Active Shooter Events Continue to Rise – Are You Prepared?
Active shooter events in Las Vegas, Orlando, Sandy Hook Elementary and the City of San Bernardino make national headlines and increase concern about safety in public places. The FBI believes that “unlike a defined crime, such as a murder or mass killing, the ‘active’ aspect inherently implies that both law enforcement personnel and citizens have the potential to affect the outcome of the event based upon their responses.”
In recent years, organizations have evolved their active shooting response from the popular “Run, Hide, Fight” to ALICE.
ALICE is a simple formula, developed by a police officer for his wife, a school principal, and stands for:
- Alert: Immediately communicate to law enforcement. In simple language, provide the nature of the emergency and the location of the shooter to law enforcement and the building’s occupants.
- Lockdown: Secure buildings and maintain a single point of entry so staff can monitor who is coming into the building. Designate secure areas in the building and limit access to these areas so they are available if an incident occurs.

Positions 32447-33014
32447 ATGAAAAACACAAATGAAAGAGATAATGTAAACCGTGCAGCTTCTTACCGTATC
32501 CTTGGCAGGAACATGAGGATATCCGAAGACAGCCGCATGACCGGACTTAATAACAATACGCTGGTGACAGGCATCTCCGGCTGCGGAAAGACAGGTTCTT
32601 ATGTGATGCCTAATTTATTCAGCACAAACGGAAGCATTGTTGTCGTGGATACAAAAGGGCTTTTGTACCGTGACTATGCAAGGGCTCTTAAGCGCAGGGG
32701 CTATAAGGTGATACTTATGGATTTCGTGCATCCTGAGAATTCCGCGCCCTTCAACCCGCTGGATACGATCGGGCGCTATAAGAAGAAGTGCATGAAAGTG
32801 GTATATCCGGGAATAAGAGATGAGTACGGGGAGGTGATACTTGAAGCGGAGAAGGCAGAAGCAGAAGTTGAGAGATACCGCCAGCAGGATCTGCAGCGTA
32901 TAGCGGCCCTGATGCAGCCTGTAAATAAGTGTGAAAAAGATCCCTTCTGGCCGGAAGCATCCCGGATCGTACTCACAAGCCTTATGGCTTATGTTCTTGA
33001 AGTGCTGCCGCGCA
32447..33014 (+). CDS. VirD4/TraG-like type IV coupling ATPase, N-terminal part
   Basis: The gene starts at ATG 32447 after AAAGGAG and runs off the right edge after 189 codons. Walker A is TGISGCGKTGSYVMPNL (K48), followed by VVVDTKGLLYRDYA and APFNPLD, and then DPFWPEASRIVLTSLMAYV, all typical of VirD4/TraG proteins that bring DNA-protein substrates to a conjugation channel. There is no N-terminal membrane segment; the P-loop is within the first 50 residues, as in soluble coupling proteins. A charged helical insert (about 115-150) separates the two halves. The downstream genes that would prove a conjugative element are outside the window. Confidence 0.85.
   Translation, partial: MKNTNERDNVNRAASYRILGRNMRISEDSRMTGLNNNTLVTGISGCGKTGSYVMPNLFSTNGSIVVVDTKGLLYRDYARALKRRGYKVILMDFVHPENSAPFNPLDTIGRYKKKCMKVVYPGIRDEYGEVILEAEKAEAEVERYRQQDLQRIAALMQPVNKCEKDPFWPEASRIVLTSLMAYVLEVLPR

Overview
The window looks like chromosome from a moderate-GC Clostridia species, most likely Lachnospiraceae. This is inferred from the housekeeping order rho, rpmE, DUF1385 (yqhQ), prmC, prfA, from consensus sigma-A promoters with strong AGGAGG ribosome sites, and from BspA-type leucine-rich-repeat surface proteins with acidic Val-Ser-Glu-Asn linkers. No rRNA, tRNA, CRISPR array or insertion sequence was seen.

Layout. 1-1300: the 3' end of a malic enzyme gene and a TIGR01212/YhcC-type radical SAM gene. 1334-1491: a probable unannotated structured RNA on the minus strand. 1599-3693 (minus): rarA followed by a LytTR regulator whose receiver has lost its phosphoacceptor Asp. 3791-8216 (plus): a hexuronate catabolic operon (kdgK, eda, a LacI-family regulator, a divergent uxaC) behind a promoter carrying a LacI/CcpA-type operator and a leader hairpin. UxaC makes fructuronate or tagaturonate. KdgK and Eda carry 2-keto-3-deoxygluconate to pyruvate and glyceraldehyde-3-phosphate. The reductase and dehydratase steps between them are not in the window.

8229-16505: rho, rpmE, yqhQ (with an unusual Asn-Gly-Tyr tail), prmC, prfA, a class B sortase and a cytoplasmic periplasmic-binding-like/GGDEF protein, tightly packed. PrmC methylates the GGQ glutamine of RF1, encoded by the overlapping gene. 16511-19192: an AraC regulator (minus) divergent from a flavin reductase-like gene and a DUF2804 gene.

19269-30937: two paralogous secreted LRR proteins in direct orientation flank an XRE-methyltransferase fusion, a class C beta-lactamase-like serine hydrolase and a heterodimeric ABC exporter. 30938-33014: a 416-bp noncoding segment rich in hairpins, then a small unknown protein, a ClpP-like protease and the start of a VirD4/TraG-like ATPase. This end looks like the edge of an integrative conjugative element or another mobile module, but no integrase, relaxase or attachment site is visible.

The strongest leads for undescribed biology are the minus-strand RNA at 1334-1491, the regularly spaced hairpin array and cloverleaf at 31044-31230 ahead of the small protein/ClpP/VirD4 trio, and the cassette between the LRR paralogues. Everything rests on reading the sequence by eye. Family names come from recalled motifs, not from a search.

- Inform: Use cameras, PA systems or eAlerts to provide ongoing reports of the shooter’s location to both law enforcement and the building’s occupants.
- Confront: Because occupants are usually the first responders in a shooting event, provide training on what can be easily accessed to use as a weapon. Something as simple as classroom equipment or wasp spray can distract or incapacitate a shooter.
- Evacuate: This is the preferred response to an active shooter situation. Training and discussion are key elements for occupants to identify multiple exit points and alternative ways to escape. Establish meeting points to reassemble after evacuation.
The ALICE method focuses on preplanning multiple actions and practicing the use of various tools and resources to save as many lives as possible. While the ALICE steps are not sequential, with education, training and practice, the method can be used to mitigate an active shooter situation.